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Central London business rates to rise 40%

Following the government's revaluation of rates for the next five years published today, which will see companies in prime central London areas facing bigger-than-expected business rate increases, averaging almost 40 per cent, James Batham, partner at international law firm Eversheds comments:


Central London business rates to rise 40%

“Questions will be asked as to why, when retail in particular is under threat in the present climate, this additional burden is being placed upon businesses. The effect may be to further threaten jobs and economic growth.

“Controversially, for the 2010 list, the government has based rateable values on rental values in the more favourable April 2008 market and initially set the appropriate business rate (UBR) at 5%, based on a 17-year "spike" in inflation in September 2008. The sense of injustice may have been calmed by the chancellor's statement on 31 March that the rise in the UBR would be only 2%, but the good news was limited. Alistair Darling will claw back the lost 3% by "smoothing" the remaining 3% over the coming couple of years. Accordingly, the pain is likely to be delayed at best to when businesses may still be struggling with costs."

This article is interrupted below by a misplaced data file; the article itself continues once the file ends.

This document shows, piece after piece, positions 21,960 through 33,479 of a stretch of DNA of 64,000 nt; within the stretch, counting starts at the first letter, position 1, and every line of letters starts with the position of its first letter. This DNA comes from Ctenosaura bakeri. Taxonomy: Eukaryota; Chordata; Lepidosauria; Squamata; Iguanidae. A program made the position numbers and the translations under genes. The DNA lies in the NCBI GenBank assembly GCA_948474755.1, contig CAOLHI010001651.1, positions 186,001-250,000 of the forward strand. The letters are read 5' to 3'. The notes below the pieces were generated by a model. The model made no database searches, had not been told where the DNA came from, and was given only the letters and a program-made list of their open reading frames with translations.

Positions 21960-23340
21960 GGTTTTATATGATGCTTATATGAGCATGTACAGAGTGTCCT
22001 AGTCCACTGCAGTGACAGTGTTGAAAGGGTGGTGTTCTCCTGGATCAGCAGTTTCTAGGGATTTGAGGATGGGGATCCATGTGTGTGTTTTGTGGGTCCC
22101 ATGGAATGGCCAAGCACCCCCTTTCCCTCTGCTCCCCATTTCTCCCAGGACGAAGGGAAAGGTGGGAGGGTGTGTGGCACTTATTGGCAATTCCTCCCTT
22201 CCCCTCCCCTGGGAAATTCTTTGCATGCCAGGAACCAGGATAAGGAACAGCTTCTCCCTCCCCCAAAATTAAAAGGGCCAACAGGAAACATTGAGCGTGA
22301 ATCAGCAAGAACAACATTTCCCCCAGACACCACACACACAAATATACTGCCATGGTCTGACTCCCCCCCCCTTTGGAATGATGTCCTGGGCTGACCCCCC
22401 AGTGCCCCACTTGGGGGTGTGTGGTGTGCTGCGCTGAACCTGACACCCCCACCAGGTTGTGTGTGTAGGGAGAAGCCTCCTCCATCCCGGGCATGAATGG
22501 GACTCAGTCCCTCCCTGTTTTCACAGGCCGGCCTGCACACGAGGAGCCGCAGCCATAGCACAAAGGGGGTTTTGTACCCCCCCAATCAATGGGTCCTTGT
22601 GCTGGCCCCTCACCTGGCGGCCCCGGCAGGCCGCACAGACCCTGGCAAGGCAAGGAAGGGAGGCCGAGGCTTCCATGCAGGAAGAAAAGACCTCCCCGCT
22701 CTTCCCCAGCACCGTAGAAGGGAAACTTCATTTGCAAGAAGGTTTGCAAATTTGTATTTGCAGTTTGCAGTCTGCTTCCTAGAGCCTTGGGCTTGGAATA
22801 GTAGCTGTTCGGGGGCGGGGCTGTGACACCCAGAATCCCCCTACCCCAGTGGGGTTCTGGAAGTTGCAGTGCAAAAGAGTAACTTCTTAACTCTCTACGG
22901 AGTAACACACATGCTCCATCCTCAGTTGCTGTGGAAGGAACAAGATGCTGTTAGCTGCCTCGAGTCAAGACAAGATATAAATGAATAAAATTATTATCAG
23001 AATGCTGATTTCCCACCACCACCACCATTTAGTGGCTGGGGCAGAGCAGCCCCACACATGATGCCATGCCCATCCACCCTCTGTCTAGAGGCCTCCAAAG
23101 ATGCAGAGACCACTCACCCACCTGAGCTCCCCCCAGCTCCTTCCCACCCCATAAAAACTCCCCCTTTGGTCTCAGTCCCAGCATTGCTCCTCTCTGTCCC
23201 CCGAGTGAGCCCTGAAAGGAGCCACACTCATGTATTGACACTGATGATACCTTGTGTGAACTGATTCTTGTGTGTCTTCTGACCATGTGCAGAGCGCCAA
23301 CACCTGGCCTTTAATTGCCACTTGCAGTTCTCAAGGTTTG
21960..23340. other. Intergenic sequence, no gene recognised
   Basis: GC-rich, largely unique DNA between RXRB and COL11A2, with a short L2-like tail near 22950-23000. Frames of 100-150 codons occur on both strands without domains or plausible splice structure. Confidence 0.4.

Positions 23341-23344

"However, businesses need to be aware that the calculation of business rates liability is not straightforward, nor an exact science. Different properties require different means of valuation in order to reach a hypothetical opinion of a value given by the Valuation Agency (VA). Ratepayers are therefore entitled to challenge their ratings ability and can do so on various technical grounds.

“Ratepayers should endeavour to relieve the burden of business rates that weigh upon them by closely reviewing their current and future liability. It is advisable to engage now with the VA to prevent “rate rage” and to ensure that rating liabilities are as low as possible, with a view to avoiding the need for lengthy appeals. However, where an appeal becomes becessary, we are finding that large reductions are still being achieved.”

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